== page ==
They say the typical new home lasts a lifetime, roughly 70 to 100 years.

“One hundred years? I’m thinking three hundred years,” declares Rob Lochner, describing the expected life of a pair of single-family net-zero homes he worked on last year.

The interesting part? Each home was assembled, insulated, and sheathed “… within a week, a lot faster than traditional framing,” he says.

Lochner should know. As the construction director for the Santa Fe chapter of Habitat for Humanity, he has managed construction on more than 60 homes the last 11 years, all frame stucco except for the pair last year. All Santa Fe chapter Habitat homes meet net-zero standards.

“Our in-house design person used the same basic floor plan we used for other net-zero projects. One home is four-bedroom, about 1300-square-feet, the other is three-bedroom, 1250-square-feet,” Lochner explains.


The major difference is the building system. Thanks to a grant from several national organizations, Lochner, his chapter team, and a group of volunteers ranging in age from 16 to 84 constructed the homes out of ICF, short for insulated concrete form. ICF is a highly evolved building system that uses foam blocks stacked Lego-like to create rebar-reinforced, self-insulating cast-in-place concrete walls.

Lochner admits he was anxious about trying something new, especially with volunteer help. “I was pleasantly surprised by how smooth it came together. Our folks enjoyed it. Setting the foam blocks isn’t physically demanding at all,” Lochner says of the building system.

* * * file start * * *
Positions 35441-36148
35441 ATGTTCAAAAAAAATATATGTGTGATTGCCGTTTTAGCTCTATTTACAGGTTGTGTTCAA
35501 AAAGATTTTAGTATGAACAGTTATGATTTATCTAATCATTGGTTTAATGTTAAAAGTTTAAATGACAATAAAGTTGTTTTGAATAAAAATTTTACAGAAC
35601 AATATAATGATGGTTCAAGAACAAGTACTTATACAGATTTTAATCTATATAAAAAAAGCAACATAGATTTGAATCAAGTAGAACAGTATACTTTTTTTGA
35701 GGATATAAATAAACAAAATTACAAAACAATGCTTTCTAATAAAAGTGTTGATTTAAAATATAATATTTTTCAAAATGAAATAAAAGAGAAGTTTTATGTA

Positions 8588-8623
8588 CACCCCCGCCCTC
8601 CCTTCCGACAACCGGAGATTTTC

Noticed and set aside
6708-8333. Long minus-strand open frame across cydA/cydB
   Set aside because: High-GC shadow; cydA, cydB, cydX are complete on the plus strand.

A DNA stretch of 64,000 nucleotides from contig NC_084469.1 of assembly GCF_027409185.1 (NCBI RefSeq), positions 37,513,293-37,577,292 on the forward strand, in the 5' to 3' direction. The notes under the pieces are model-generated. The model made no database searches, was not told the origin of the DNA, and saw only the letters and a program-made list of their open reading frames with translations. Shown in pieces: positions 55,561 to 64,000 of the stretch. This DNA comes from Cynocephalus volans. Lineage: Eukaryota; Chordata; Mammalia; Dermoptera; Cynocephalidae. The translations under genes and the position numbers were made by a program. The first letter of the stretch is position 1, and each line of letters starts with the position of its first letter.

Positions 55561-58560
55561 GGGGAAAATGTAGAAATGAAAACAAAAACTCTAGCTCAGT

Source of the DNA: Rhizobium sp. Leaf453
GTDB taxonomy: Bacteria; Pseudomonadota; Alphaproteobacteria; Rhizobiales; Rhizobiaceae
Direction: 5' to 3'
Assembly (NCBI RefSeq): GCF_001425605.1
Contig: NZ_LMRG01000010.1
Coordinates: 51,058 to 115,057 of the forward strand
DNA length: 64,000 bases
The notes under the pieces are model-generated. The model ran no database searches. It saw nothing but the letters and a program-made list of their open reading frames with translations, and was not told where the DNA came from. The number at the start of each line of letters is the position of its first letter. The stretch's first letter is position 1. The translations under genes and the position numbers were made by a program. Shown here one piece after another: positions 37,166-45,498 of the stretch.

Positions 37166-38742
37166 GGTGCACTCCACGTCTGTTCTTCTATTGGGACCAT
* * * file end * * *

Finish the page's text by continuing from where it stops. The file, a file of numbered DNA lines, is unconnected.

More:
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ICF surprised him in other ways, too. Take hanging drywall, installing kitchen cabinets, and running conduit and electric throughout the house.

  • Interior Walls. “It’s easier to work with ICF,” Lochner reports. “The blocks are set up for it. You don’t have to use a stud like with frame built. With ICF there’s a purchase point every six inches and other mega purchase points for heavyweight hanging. Hanging material isn’t a big deal.”
  • HVAC. The Habitat team specified a mini-split ductless system that delivered 6000 to 8000 BTUs. “That’s all the heating and cooling load they required with standard eight-foot ceilings,” he says.
  • Insulation. The foam block composition means two inches of insulation on both sides of six inches of concrete, a formidable continuous and unbroken thermal barrier. The aim is zero utility expense use for the all-electric homes.
  • Resilience. This is where ICF shines. “Anywhere you’re building where tornadoes, hurricanes, heavy moisture, and wildfires are threats, ICF is the go-to material,” Lochner observes.

The thought a net-zero home that might shelter families in the year 2323 delights the environment-first construction pro, especially given New Mexico’s Pueblo architectural heritage. “We shouldn’t be replacing things,” he says. Lochner is also encouraged by the strides the ready-mix industry is making in reducing carbon content. Innovations in fiberglass and carbon fiber rebar also help support sustainability.

Lochner isn’t shy about placing his bet: Plans are underway for a threeplex and duplex using ICF. “I can’t think of a better way to soundproof and fireproof the common wall.”

Learn more about how ICF extreme longevity, installation speed, and other advantages can benefit your next project.